Thank you for the suggestion to adjust the wake time on my alarm incrementally each day. When I have forced myself to wake earlier in the past, the early onset of fatigue in the afternoon made it difficult to complete my tasks for the day. I got discouraged and backslid to my later wake time as a result. This incremental strategy should help me adjust better.
It’s nice to hear from you Richard. Another great help to early rising is going to bed earlier. That sometimes requires more effort than waking earlier, but it’s worth the effort. Also remember, it takes time and patience to change habits. Just keep at it, and I know you’ll succeed! Namaste.
Thank you for the wonderful article.
At the moment, I’ve been tucking myself in bed at 8 PM and waking up at 4:30 AM. But I’m still sleep deprived and cannot meditate properly. I am so perplexed with my situation.
For the past 5 months, I was training myself to wake up at 5 AM and I was doing that almost consistently. But it has really been a struggle – I would wake up sleep deprived frequently. Furthermore, in an effort to get myself ready (bathing, dressing up, e.t.c) prior to Brahma Murat, I pushed myself to wake up at 4:30 AM. But all my attempts to do so have led to failure — Either I couldn’t get myself out of bed or my concentration-less meditation was indicative of my sleep deprived condition.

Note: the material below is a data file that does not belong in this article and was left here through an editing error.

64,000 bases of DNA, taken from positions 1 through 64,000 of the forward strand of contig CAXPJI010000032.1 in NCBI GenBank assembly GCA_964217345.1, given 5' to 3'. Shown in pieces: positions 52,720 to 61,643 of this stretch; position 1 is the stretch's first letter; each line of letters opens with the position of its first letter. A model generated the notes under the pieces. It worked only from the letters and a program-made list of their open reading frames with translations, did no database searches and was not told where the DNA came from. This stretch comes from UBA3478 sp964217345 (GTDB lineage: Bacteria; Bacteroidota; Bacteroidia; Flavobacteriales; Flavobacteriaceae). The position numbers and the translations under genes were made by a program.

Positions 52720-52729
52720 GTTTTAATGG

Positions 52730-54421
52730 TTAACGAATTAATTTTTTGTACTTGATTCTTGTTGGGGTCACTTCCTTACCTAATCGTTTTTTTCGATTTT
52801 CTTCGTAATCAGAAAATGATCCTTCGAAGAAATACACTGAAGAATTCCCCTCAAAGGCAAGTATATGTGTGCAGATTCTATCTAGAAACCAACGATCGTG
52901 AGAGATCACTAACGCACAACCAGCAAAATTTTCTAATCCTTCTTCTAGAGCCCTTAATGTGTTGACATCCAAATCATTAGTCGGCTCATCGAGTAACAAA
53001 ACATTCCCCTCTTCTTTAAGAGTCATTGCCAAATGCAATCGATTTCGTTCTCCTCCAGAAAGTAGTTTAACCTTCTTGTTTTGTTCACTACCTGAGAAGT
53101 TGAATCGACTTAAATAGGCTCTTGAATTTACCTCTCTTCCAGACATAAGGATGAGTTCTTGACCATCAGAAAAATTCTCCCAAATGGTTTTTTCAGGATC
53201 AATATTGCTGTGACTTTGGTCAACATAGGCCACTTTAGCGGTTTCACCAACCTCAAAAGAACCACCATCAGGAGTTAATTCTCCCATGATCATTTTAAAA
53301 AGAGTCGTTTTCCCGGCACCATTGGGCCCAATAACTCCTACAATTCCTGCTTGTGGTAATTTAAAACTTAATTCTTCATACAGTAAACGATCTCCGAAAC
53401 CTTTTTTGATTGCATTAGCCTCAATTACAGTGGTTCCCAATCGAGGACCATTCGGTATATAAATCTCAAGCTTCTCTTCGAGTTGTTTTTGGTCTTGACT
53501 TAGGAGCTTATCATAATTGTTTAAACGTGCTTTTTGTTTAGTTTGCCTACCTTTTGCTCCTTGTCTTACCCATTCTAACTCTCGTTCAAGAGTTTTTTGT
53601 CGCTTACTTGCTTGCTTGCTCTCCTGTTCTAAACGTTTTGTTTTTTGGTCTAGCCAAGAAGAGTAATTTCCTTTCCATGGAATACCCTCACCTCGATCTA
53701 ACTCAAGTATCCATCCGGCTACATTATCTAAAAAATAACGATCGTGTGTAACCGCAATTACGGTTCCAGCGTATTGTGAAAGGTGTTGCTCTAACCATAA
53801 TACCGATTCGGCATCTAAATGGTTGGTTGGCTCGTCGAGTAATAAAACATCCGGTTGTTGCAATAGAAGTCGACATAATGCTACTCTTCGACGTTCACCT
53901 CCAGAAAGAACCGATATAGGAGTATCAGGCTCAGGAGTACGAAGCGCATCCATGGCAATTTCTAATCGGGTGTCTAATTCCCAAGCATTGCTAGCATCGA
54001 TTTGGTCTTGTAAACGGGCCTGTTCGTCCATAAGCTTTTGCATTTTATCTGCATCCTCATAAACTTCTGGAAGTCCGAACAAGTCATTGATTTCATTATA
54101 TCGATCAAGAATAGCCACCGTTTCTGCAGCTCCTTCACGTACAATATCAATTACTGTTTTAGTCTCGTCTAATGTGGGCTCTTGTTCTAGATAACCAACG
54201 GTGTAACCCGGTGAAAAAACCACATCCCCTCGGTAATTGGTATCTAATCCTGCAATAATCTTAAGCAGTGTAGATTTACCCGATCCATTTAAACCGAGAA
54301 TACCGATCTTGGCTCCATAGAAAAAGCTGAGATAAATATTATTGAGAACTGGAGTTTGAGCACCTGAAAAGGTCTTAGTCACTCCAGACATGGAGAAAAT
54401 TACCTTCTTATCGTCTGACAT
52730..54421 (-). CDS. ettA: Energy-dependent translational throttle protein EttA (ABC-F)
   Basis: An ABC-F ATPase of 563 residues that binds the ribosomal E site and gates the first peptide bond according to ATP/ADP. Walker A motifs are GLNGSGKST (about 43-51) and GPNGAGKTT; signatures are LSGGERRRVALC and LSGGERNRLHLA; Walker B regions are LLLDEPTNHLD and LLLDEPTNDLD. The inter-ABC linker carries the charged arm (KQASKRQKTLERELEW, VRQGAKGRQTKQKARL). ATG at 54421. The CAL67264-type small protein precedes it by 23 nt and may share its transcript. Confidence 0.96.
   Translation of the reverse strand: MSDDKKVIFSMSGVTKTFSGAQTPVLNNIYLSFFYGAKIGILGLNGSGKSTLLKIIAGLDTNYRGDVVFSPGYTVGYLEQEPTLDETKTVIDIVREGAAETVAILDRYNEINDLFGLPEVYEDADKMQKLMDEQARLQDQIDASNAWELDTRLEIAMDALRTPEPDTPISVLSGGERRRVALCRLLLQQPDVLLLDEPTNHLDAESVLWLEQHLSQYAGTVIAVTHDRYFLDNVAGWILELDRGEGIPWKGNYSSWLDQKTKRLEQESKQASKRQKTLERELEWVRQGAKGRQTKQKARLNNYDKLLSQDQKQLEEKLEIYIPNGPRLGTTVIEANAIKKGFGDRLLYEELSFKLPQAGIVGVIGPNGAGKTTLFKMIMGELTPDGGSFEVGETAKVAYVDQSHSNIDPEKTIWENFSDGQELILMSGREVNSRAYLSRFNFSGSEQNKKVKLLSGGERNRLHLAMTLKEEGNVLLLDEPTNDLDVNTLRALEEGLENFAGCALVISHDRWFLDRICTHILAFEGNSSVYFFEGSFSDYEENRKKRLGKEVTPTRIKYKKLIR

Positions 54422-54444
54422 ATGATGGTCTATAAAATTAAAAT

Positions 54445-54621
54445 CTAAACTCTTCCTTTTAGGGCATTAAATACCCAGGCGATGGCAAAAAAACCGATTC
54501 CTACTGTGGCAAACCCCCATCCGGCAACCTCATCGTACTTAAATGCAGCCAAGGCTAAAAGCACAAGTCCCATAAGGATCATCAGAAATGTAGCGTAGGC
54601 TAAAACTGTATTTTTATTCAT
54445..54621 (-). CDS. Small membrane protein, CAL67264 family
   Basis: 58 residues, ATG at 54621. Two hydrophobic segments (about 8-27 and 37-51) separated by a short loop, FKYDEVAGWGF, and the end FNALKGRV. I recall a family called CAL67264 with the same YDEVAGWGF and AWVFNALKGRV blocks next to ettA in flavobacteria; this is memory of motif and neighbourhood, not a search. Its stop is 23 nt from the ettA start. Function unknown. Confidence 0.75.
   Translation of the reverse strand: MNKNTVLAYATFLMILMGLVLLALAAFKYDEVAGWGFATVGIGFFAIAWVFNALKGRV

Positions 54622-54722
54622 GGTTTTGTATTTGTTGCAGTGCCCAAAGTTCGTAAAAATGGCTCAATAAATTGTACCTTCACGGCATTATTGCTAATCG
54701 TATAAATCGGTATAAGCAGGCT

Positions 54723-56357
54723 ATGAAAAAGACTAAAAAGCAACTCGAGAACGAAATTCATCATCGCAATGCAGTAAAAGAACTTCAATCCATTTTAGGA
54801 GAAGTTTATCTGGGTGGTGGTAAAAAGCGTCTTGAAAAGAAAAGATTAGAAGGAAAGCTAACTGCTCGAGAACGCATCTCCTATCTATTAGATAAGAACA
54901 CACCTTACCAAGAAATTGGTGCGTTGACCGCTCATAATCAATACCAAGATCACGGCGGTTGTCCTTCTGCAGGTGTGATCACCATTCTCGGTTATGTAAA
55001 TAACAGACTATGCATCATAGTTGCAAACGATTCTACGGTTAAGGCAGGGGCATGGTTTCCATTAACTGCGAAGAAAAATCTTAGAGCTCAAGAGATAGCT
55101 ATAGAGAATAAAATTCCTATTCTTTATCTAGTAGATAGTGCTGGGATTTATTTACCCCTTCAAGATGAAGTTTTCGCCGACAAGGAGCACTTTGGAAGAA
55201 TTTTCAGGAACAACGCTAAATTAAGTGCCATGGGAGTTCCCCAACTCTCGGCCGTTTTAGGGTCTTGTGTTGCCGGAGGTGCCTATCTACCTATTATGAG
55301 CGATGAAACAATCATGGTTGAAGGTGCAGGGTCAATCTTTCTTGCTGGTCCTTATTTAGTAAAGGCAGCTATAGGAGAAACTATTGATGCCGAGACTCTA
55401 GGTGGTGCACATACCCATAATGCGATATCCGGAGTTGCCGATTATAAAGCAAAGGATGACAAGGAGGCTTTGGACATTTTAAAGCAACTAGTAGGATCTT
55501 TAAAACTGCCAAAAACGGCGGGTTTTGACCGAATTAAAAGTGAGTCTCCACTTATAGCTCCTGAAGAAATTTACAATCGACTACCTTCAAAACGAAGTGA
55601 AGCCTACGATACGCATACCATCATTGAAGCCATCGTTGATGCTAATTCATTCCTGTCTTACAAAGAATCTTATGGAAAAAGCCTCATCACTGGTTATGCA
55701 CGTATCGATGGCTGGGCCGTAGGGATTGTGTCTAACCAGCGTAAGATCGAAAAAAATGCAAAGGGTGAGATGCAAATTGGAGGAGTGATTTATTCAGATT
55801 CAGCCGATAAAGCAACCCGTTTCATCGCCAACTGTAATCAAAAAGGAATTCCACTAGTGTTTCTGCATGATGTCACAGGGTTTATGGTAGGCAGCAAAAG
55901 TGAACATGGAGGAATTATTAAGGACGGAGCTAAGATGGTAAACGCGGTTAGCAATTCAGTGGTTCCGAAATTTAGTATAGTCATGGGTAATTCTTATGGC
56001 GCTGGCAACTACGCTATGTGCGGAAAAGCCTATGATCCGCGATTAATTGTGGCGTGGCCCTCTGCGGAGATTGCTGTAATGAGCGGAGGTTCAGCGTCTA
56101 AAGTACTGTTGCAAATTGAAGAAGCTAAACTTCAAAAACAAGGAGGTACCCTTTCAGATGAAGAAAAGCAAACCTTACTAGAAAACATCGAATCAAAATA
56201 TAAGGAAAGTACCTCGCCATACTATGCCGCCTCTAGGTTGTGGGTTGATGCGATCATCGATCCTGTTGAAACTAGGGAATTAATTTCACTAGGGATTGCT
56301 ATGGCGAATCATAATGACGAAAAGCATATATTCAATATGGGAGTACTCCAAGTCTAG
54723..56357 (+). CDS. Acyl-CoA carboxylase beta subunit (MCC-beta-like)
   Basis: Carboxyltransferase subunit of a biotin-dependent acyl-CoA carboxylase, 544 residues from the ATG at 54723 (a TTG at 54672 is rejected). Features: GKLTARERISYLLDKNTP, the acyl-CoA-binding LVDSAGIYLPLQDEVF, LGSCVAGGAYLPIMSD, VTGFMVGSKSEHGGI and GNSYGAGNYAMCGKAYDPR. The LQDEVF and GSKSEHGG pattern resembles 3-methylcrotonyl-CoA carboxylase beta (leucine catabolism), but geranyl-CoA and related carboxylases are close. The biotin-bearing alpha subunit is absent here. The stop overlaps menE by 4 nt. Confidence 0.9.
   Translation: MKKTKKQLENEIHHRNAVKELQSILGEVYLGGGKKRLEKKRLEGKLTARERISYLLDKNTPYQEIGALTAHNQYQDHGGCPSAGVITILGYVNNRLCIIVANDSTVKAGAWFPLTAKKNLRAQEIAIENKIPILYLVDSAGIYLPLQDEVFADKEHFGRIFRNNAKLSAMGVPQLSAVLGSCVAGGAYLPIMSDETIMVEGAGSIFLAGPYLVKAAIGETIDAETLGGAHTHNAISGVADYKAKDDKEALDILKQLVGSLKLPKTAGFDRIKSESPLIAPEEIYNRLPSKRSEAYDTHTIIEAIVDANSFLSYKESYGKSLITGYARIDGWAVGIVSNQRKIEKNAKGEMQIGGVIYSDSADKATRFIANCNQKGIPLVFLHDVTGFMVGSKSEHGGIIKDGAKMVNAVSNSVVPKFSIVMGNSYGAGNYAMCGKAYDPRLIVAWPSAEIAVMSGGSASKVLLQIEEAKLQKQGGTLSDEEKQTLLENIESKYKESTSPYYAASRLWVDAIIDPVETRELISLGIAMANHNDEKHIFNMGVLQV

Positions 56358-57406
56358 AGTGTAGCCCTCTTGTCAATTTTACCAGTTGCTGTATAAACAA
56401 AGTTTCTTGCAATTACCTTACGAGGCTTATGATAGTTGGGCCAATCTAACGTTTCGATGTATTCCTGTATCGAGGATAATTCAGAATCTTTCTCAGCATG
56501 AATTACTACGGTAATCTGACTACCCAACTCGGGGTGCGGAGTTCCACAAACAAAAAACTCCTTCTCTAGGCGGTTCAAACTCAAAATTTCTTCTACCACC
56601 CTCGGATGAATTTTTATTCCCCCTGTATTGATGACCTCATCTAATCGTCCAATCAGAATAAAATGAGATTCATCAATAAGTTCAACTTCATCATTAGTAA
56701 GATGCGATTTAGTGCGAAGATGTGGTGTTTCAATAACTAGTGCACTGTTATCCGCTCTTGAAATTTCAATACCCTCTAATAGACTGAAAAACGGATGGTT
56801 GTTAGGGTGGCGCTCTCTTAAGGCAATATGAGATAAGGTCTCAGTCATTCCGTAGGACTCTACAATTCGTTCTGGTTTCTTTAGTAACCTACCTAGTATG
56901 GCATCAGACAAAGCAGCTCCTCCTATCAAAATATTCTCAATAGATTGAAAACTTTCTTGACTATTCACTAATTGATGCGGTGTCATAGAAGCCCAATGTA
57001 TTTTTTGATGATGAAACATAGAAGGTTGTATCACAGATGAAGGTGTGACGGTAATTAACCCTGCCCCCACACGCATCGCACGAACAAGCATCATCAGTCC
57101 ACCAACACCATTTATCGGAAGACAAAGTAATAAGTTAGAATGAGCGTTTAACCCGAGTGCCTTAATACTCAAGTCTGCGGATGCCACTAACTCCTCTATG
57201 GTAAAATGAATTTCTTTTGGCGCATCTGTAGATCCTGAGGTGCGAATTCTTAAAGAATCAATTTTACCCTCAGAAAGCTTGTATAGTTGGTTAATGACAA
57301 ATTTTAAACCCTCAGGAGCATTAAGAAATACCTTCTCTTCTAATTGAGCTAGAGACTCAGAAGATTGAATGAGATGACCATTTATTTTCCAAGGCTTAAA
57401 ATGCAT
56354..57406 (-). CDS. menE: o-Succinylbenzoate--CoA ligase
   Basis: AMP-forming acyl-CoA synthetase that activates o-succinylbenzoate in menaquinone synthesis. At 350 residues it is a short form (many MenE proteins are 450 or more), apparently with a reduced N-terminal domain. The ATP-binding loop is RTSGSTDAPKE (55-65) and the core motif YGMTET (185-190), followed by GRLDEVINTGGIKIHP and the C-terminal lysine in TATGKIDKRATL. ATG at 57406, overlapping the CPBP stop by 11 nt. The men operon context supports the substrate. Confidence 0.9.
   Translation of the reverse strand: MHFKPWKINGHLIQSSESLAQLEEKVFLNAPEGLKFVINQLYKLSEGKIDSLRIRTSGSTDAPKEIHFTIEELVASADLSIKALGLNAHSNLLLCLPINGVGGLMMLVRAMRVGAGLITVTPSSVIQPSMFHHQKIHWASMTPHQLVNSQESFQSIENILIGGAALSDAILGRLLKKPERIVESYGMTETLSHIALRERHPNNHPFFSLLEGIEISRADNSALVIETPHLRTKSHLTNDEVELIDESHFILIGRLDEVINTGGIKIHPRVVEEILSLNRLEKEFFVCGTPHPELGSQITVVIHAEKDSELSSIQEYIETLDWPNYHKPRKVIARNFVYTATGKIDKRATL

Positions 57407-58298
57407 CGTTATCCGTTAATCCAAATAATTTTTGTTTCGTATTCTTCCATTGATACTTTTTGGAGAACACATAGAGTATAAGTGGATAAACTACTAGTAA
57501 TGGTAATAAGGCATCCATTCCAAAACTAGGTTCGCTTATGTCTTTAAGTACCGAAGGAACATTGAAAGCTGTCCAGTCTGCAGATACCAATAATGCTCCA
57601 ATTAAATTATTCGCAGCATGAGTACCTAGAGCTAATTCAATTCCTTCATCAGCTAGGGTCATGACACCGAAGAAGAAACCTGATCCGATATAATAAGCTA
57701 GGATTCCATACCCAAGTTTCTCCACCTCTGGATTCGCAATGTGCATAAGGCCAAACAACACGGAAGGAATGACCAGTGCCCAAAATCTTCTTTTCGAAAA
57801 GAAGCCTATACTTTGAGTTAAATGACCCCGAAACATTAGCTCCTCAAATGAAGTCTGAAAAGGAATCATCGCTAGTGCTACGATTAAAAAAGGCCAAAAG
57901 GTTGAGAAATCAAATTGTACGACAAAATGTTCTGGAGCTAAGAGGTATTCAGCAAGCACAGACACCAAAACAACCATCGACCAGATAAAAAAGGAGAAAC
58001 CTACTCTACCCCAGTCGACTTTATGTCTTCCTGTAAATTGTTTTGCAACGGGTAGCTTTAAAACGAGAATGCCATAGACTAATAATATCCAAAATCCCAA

There are two factors at play for me:
1. I have an overly active mind and falling asleep at nights has always been a challenge for me. It takes me hours to fall asleep sometimes. (although a consistent sleep cycle has helped, it still takes me a good 45 minutes to 1.5 hours to fall asleep).
2. Coupling with my issue # 1 above, how early can I possibly sleep to get enough rest? If we take into account my sleeping disorder and if I’m trying to get 8 hours of good sleep per night, then my bedtime would be 7 PM in order to wake up at 4:30 AM! That’s 9.5 hours in bed. At this point, we can say I’m sleeping my life away!
So now, if you put my job into the mix, it means I have very little or no time to give to my family at nights or to any other goals I may have. At this point, it would strictly be the meditation and yoga, the job, and the cycle repeats.
And what’s worse is the feeling that I am accomplishing nothing. I really cannot get enlightened by a one hour meditation session everyday. And that’s all the time I can put into it given that I must work and provide for my family, and take care of other responsibilities. I am not married so the responsibilities will only increase in the future. I’m just not seeing a light at the end of this tunnel at the moment.
I’d love to hear from you on all this.
Hello Brij, and thank you for visiting Quiet Karma. I’m happy to know that this article has prompted you to connect. Let me say that I certainly sympathize with your problem. It was no easy task for me to align with the early morning hours. It took me years.